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The Lake of Better | 2017 | Liz the First


It is thanks to my evening reading alone that I am still more or less sane.  

-W.G. Sebald

Seeking: Sherpa

Dear Therapist I Do Not Yet Have,

I have been trying in earnest to again work out the last few psychological kinks between me and full happiness. I acknowledge this won't be easy.

Not for me. I am willing to work and so ready it is obnoxious I haven't started proper therapy yesterday.

No, it won't be easy for you.

The primary issue I foresee is that I am an extra, extra clever mongoose. Especially when someone might be about to muddle about in my head, I am going to defensively throw up every ten-dollar word and literary allusion to test them. I am placing a lot of trust in you and I need to know you are worthy of it. I need to be psychoanalyzed by someone who is compatible, competent, and capable.

Years ago, when Emily left me, I attempted therapy with a man who seemed horrified by my avid explanation and use of humor to be honest with him. (Also, let us be frank, by the fact that I came to the first session with a stack a fifty pages thick of things I had written about my mental state since the breakup, which I assumed would be of use to him but which he regarded as though I attempted to hand him a bag of dog feces.) I saw him only twice before deciding he was useless to me, too attuned to resistant tweens or repressed forty-somethings. In short, he wanted to work with people who were less inclined to glue themselves back together.

It is akin to finding a lover, but I've never wanted to date. I just wanted to find one person I could work with, not play the field. Not, especially, when the right person can be kept from connection by scheduling and insurance coverage. (There is a therapist, one who advertises as wanting to work with artists, writers, and those on a spiritual path, one who says she teaches mediation through knitting. Of course my insurance doesn't cover her, but it does cover a man who advertises curing porn addiction through regular application of the Bible. If my gods are an unfathomable obscenity to you, you are not going to do me a bit of good.)

I don't mean to be difficult but, more than that, I do not care to have a moment more of my time wasted, not with the contentment of the rest of my life riding on it. If you aren't right, I want to know immediately. So I will test you, but I want you to pass. There is no sense locking up my full happiness beyond retrieval, but I won't have my padlock picked by those who have only dealt with the locks on toys and diaries, those who learned their skills from television and weak burglars, or ones who got a degree in fingering their own keys.

And, my gods, you cannot be timid! I am not. I am resolute in trying to solve a problem, so if you hem and haw over a simple phone conversation deciding if I can get an appointment, you are not only useless to me but I doubt that you serve anyone well. I called one woman whose separate practice is housed in the same building as my current "therapist," one whom my insurance recommended and swore had availability. On Sunday, she emailed saying that I ought to call her the following Monday to see if I could get an appointment. I called Monday and she didn't answer the phone. I emailed her to make certain she had gotten my voicemail. She said she had seen my phone number, didn't care to answer and didn't check her messages, but that I should call Tuesday between 6:30 and 7. I called then, several times in that appointed half hour, having rearranged my schedule to be available. She again did not answer. When I had given up on her and gone grocery shopping, she called. She seemed disproportionately flustered at the idea that I was in a parking lot, that I wasn't sitting around my dying phone for her exceedingly late call. It took five minutes of my reassuring her before she admitted that she wasn't comfortable working with me because I was currently a client of my "therapist," even though the aforementioned pharmaceutical rep does not provide anything approaching therapy (certainly not competent or helpful therapy) in the ten minutes every two months she sees me but instead makes sure her toying with my meds hasn't killed me yet. This woman on the phone knew from the first email who I was currently seeing and could have merely told me she has no openings, as so many had before. Instead, she was exceedingly avoidant, wasting my time and hope, sounding like the personification of a cornered mouse. If I need to reassure you while you are rejecting me for weak reasons, you are being actively unhelpful to someone reaching out. Have some guts and be able to say no when you need to.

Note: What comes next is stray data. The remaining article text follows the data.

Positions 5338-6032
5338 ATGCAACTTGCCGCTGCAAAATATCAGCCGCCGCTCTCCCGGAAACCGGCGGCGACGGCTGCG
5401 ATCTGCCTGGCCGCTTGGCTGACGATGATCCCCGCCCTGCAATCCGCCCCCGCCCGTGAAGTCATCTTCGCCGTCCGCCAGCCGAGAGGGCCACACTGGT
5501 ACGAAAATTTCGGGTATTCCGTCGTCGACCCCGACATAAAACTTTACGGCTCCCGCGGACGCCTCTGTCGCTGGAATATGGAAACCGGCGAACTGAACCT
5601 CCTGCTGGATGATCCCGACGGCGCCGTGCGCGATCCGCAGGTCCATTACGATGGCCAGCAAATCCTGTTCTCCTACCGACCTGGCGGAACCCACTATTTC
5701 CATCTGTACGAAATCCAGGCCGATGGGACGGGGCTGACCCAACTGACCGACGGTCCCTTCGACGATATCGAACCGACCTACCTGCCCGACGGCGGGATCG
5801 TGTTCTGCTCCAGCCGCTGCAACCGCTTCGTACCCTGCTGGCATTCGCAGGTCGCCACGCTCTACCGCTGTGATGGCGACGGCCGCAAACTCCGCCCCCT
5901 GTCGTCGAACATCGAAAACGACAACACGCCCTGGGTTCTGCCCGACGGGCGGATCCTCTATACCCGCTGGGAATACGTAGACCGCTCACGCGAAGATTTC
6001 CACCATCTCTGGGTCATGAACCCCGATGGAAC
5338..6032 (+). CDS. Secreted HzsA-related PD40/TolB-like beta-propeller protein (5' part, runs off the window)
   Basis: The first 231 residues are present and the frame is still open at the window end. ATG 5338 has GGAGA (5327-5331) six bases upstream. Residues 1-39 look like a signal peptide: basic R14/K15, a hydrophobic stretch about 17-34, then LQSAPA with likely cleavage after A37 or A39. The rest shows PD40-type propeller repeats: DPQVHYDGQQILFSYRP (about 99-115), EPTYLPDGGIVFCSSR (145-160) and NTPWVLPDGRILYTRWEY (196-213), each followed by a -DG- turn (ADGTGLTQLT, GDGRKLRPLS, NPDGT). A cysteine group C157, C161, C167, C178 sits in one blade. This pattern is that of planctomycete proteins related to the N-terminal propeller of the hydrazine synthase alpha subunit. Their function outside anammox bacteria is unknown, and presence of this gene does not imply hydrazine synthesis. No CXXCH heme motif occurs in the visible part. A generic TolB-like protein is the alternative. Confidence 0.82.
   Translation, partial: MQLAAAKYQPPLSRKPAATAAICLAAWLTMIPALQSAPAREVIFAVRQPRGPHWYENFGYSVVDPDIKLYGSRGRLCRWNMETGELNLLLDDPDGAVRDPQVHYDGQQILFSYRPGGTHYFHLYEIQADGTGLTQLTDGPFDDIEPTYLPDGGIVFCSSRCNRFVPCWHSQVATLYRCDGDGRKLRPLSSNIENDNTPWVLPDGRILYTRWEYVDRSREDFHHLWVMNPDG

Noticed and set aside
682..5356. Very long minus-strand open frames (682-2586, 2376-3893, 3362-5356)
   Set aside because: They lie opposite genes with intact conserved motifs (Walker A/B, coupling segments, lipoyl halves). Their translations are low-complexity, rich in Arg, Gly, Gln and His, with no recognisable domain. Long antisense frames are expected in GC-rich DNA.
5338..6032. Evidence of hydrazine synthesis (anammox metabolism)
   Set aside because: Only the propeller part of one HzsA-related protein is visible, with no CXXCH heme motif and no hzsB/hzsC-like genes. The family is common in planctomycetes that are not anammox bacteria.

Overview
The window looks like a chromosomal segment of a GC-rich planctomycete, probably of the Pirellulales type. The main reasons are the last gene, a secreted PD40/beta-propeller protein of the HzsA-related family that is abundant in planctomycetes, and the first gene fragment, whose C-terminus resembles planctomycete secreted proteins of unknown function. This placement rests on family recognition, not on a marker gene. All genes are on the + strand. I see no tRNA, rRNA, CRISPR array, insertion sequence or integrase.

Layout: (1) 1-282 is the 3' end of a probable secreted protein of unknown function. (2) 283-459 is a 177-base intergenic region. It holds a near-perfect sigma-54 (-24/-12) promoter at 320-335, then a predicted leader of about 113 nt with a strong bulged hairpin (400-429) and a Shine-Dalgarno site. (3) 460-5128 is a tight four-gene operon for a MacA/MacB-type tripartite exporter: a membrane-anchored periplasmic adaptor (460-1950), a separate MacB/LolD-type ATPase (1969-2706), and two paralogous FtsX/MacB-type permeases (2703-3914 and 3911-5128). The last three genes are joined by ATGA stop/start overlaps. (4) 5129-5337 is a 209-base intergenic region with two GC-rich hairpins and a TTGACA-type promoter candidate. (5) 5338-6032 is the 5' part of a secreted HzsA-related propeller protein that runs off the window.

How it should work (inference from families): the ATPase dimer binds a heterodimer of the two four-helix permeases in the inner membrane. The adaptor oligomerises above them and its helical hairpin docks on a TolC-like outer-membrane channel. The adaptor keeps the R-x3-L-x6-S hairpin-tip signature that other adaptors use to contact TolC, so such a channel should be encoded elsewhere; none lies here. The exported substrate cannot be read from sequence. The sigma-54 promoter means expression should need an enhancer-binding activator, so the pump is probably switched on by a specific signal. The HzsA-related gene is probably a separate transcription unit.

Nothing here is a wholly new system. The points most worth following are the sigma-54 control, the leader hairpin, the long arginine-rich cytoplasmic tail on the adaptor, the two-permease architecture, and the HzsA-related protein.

I need a therapist who has a strength of personality that matches, if not exceeds, mine. I do not want one who has no apparent confidence in speaking to someone on the phone. I want one who is a person, not a bundle of neuroses with an advanced degree. I need one in whom I can have confidence that she can manage the feat of helping me over a few mental hurdles, because I am fairly low on the scale of mental illness. If you balk at my imp of a mood disorder, if you cannot handle someone who wants to do the work, you are in the wrong business. You are probably mistreating suicidal kids and wives dealing with their husbands' mid-life crises while billing their insurance hundreds.

All this said, my hope is that you pass every test, that you can keep up with me. I am not dull of mind (that's one of the problems, because my issues are as smart as I am) and I am not close to ignorant of psychology, though I had damn well better not know any part of it better than you do. I am well aware that one can be a slack-wit and still attain an advanced degree. I earned my Master's degree alongside a surprising number of them. I do not think it is much different in other human services field. So far, my experience in searching for a therapist leads me to suspect I am correct.